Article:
I’ve worked as a volunteer matchmaker more recently, and the superficiality and rigidity of the “system” has only gotten more dysfunctional: The lack of emotional maturity for marriage is problematic, the mothers are more competitive and the “friends” could be the worst enemies. For any Orthodox Jews to have a successful marriage in this day and age– it is truly a miracle.

Do you write primarily for the Jewish community? I would have been happy to publish this with a Jewish publisher–but nearly every one I approached heard what I had to say on a personal level, but “Mrs. Levy– you know there’s no way we could publish this.”

There is little intellectual honesty in the community I grew up in and it is much easier to blame the other (the T.V., the goyim (non-Jews), the internet, etc.,) than actually take a look at what the problems are and think about solutions to fix them– and how to properly educate our children to deal with life.

I don’t write for the Jewish community though my main characters tend to be Jewish, if not Orthodox. I am by training an artist and have a need to express truth as I see it.

I liked the way you contrasted between Leah and Rachel, and the choices they ultimately made. Was that your intention from the beginning? I enjoyed writing Suri and Hindy the most. I feel that despite the issues that need reform in the “charedi” world, as a community they are very misunderstood and maligned–often most viciously by other Jews. I wanted to write about real people with real conflicts and emotions– I rarely read anything that expresses charedim as human beings. I want my readers to truly hate Suri and also feel for her; I want readers to see Hindy for the nuanced beauty that she is– that in passing– most people wouldn’t realize a charedi girl might be.
If anyone who reads this gives one person a chance for a date that they otherwise might not have, or looks at someone from a different group with more compassion– than my years of work will have been worth it.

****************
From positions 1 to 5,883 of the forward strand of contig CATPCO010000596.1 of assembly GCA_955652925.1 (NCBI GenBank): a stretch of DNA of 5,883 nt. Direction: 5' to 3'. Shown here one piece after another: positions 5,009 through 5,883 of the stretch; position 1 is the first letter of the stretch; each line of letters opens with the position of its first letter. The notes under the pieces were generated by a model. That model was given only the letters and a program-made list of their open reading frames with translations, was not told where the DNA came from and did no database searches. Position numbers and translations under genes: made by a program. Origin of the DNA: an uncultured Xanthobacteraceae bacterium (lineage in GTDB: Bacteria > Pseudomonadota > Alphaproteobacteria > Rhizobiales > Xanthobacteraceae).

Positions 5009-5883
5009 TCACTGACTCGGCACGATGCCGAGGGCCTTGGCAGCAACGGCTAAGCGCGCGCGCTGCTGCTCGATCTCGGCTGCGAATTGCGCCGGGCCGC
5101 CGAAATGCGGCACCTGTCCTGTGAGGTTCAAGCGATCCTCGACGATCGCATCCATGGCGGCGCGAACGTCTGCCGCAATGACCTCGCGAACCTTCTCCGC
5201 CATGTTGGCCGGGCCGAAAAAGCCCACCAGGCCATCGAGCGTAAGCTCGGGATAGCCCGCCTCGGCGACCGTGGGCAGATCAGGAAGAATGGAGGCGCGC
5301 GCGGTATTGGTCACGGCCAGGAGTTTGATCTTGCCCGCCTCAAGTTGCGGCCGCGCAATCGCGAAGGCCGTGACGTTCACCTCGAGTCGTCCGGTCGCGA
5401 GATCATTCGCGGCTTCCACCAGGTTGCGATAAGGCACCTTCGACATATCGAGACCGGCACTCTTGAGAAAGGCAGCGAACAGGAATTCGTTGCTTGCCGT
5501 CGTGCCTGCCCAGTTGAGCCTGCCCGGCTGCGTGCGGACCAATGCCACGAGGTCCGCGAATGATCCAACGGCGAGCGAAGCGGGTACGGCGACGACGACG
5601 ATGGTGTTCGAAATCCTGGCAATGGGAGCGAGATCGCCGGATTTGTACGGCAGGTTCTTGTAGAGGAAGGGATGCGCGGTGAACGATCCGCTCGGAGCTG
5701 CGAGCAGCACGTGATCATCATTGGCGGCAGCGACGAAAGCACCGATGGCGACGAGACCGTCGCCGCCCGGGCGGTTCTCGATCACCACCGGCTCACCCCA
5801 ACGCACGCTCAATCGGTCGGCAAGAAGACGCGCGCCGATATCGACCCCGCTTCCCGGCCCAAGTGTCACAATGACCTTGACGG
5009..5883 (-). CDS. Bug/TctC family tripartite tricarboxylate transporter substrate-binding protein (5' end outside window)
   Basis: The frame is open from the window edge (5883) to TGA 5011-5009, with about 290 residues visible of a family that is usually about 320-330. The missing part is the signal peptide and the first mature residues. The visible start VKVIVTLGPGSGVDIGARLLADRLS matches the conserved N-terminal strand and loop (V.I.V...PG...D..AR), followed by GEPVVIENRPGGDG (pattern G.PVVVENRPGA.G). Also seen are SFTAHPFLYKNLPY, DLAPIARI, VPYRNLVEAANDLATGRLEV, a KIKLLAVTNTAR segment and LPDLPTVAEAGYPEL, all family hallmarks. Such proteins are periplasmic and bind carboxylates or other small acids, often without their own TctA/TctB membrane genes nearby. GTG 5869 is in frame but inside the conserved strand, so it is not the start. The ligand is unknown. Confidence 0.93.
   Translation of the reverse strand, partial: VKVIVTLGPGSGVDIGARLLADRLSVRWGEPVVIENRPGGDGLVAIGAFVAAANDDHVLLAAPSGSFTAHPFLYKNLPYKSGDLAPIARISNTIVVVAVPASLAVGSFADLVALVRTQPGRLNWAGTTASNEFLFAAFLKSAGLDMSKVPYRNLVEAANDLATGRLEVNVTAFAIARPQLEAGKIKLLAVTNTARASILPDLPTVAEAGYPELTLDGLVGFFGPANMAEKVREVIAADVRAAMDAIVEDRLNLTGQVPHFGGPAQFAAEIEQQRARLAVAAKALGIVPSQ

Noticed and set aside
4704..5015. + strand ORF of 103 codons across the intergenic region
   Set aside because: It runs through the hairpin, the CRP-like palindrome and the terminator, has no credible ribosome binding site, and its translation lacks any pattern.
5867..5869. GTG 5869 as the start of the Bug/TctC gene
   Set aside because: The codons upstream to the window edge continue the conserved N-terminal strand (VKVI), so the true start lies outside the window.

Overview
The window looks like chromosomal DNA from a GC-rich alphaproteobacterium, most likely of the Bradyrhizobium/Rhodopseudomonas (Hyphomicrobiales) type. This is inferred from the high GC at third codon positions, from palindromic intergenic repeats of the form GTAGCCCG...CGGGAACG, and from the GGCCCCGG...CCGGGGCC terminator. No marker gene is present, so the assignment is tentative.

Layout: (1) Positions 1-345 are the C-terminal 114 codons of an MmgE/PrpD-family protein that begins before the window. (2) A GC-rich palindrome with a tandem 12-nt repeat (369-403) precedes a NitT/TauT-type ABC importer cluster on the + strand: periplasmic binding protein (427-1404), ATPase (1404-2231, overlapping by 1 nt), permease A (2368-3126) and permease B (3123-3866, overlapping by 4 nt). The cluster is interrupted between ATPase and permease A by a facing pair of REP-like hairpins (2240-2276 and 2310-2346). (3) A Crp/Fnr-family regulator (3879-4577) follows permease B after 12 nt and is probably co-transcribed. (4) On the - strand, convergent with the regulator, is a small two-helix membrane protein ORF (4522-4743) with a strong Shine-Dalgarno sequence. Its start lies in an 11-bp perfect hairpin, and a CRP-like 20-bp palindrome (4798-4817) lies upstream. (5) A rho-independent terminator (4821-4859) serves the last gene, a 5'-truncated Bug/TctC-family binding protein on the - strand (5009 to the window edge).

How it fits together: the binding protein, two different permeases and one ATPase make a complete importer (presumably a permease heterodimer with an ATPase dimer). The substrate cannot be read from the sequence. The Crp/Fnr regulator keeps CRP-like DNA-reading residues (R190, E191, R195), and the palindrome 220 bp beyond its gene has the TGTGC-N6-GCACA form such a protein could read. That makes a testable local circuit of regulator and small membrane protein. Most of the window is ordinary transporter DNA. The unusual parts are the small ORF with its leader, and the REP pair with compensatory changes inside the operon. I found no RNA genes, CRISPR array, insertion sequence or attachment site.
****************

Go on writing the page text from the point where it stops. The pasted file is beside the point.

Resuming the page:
Currently the book is available only on Kindle, but will come out soon in paperback.
More on books at A Mother in Israel:


  1. This is a very interesting and enlightening interview. Thanks to both of you!

  2. Brooklyn and Love what could be better than that?

  3. mazal tov, Yael!!!!

  4. Terrific column Hannah, make sure you put a link on the Facebook.
    Am off to find this book online 🙂

  5. Interesting interview – for me I miss the community spirit of chutz la’aretz
    agree that instead of looking at problems at a deeper level – blaming the media happens all over

  6. Your book sounds really interesting, but I wonder what you mean by “The novel begins at a chatty smorgasbord before a prearranged Orthodox wedding;”

    Please, I’m sure you realize that there really is no such thing as an prearranged marriage, if what you mean is the stereotype of two people being told whom to marry. That’s a stigma that doesn’t help paint “Orthodox Jews” in a very culturally sensitive light. Perhaps you mean “prearranged” as opposed to shot-gun, ie they actually arranged to have music, flowers, a caterer and a time when the rabbi should show up with the chuppah and a ketuba in hand, and the guests assemble?

    If there were such things, there’d be a lot more girls married young (and likely more divorces) since neither the chatan or kallah would be able to decline a marriage proposal on the basis of the girl not being a size 1, or not having enough money, or him not being tall enough, rich enough, interesting enough, or all the other issues that make shidduchim so messy.